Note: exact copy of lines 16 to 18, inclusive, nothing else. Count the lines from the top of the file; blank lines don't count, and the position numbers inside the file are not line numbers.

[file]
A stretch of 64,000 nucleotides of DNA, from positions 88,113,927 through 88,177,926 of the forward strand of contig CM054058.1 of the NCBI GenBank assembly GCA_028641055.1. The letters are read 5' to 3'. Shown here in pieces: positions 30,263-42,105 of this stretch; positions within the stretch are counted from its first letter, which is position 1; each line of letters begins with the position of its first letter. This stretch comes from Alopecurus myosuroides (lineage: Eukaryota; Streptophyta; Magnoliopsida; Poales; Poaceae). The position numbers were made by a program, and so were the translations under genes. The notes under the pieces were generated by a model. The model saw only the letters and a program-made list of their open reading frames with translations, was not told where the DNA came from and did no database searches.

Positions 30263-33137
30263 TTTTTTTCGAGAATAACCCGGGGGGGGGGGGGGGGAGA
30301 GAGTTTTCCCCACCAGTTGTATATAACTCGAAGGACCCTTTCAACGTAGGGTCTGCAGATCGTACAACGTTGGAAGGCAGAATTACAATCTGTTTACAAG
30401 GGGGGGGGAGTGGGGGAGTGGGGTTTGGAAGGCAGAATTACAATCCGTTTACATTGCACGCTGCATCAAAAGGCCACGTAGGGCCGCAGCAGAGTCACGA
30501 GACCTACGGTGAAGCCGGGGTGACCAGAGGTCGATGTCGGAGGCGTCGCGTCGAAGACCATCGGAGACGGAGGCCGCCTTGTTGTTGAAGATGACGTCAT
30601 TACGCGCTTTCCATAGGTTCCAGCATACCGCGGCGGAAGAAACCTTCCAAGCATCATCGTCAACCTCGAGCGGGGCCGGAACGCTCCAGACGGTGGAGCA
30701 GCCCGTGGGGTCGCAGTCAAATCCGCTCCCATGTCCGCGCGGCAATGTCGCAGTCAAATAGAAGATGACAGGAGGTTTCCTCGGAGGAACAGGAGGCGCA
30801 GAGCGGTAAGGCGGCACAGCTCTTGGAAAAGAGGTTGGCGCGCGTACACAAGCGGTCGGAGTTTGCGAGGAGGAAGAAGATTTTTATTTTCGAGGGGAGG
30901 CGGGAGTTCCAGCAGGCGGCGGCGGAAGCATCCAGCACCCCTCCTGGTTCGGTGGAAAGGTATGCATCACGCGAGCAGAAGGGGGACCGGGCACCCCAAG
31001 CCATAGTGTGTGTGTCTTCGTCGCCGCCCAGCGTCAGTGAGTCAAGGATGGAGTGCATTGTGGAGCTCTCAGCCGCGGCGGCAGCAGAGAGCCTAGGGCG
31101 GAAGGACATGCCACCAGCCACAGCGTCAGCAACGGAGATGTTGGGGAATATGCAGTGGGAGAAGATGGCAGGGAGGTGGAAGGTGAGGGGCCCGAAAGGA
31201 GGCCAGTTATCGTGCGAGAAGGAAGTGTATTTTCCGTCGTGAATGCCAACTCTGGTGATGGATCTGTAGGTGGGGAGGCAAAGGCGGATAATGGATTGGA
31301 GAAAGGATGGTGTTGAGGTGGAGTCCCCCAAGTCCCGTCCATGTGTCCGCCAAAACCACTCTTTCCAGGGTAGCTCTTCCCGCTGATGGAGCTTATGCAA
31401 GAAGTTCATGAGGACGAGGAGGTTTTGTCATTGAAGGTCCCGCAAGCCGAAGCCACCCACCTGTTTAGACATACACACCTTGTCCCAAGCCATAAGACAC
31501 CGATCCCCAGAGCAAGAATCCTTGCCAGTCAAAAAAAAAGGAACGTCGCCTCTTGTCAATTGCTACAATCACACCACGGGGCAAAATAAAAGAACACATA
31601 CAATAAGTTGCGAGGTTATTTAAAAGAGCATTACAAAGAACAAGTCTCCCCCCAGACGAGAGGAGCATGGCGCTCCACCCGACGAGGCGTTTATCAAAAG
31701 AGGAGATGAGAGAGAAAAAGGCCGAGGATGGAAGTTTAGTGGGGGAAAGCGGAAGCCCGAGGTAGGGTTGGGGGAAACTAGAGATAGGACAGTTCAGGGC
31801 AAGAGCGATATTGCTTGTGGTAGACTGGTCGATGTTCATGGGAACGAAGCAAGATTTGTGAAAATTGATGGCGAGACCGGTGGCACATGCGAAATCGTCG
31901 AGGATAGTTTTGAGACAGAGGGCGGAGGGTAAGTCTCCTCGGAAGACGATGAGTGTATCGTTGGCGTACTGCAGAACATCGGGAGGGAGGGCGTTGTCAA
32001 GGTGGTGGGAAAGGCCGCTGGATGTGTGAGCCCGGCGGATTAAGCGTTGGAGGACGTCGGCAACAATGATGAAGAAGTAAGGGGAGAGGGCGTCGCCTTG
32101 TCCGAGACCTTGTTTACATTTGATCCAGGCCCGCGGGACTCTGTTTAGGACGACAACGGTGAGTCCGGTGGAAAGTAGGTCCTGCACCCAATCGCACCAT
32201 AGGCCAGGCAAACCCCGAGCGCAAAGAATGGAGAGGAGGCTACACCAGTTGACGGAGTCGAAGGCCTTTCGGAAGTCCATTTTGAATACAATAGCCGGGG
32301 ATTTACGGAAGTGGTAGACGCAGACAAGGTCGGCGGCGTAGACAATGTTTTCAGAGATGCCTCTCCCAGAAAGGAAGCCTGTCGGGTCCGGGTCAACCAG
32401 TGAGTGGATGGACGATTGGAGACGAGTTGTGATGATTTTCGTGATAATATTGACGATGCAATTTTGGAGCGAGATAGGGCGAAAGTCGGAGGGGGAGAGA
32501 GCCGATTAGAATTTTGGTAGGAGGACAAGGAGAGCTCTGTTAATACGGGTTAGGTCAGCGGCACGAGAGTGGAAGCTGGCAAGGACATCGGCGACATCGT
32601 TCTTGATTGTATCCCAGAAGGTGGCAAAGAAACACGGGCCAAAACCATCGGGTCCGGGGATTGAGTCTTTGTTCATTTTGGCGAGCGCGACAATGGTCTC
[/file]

31501 CGATCCCCAGAGCAAGAATCCTTGCCAGTCAAAAAAAAAGGAACGTCGCCTCTTGTCAATTGCTACAATCACACCACGGGGCAAAATAAAAGAACACATA
31601 CAATAAGTTGCGAGGTTATTTAAAAGAGCATTACAAAGAACAAGTCTCCCCCCAGACGAGAGGAGCATGGCGCTCCACCCGACGAGGCGTTTATCAAAAG
31701 AGGAGATGAGAGAGAAAAAGGCCGAGGATGGAAGTTTAGTGGGGGAAAGCGGAAGCCCGAGGTAGGGTTGGGGGAAACTAGAGATAGGACAGTTCAGGGC